November 16, 2012
Senior Housing Executives Optimistic
Despite the difficult economic market, senior housing and care executives are looking forward with anticipation. It appears that executives in the senior housing and care industries are more optimistic about their performance in the next 12 months, according to a survey of industry executives released by GE Capital, Healthcare Financial Services. The survey questioned 207 executives within the senior housing and assisted living industries.
Seventy-seven percent of executives responding to the survey indicated that they expect stronger performances in the next twelve months, versus the last year. In addition, another twenty-two percent expect similar results year over year.
The survey also provided additional insights as well. As we have discussed in previous posts, acquisition is still foremost in many executives’ minds. Fifty-four percent of respondents said acquisition financing would be their most important financing need over the next year. In addition, sixty-six percent said mergers and acquisitions will be their primary growth strategy over the next twelve months. The desire to acquire existing properties, is not surprising. Many conventional lenders and senior living owners and operators are still very concerned about the risks involved with new construction. They are more apt to seek, and provide, financing for acquiring an already existing, and successful, property where the risk is significantly diminished.
However, not all executives are seeking to grown through acquisitions. Twenty-seven percent of survey respondents plan to grow organically by upgrading or revitalizing properties. Again, upgrades and revitalization are another way to limit risks for both conventional lenders and owners or operators. It is more likely that an already successful senior living facility or assisted living facility would incur less risk by simply making their facility larger or better.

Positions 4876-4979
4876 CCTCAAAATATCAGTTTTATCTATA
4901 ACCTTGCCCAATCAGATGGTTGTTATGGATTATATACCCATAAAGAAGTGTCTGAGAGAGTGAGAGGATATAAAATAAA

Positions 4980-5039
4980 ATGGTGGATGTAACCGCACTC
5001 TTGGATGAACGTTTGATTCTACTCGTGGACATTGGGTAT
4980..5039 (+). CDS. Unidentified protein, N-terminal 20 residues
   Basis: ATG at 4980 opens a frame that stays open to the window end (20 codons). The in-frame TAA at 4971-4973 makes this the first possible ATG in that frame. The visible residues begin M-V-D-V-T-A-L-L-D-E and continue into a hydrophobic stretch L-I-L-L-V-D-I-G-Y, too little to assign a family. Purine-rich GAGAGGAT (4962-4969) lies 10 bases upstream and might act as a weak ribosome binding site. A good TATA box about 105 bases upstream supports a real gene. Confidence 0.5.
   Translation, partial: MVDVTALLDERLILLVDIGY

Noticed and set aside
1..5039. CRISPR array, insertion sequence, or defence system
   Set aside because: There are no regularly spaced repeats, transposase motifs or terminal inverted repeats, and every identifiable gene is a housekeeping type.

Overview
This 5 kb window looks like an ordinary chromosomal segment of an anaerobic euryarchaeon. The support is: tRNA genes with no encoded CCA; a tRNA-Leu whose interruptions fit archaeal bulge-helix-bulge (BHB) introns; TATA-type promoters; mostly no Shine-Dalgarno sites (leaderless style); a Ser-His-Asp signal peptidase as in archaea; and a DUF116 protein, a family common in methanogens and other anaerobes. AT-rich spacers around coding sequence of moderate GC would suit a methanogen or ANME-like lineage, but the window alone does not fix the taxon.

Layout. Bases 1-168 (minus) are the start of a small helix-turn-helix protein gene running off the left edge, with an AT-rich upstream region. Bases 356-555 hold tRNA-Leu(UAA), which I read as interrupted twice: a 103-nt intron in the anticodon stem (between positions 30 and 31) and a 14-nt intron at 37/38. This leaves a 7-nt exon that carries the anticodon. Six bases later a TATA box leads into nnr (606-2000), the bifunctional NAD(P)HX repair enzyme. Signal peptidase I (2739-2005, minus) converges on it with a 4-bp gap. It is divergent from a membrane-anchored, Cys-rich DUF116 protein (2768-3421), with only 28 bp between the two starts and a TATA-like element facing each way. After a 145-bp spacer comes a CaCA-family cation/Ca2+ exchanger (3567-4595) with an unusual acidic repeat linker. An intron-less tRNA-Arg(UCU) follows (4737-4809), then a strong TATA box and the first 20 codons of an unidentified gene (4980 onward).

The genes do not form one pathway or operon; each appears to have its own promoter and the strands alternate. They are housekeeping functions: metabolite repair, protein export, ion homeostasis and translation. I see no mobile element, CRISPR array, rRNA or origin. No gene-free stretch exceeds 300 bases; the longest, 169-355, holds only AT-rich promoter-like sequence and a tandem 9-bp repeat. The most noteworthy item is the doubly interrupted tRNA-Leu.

Also unsurprisingly, fifty-four percent of respondents reported that they view assisted living as the most promising grown market in the next year. Assisted living facilities are often easier to operate, because they do not have the same amount of regulations and oversight as a nursing home facility, due simply to the fact that they provide significantly less direct medical care. With fewer regulations and oversight, assisted living facilities also tend to have lower operating costs, providing a greater return on the investment.
The responding executives did mention uncertainty regarding reimbursement and economic volatility as concerns. However, despite those concerns, it certainly appears that they are expecting that 2013 will be a better year than 2012. The optimism of the healthcare executives about the upcoming year may lead to more available capital from similarly optimistic lenders, allowing for more growth through 2013 and onward.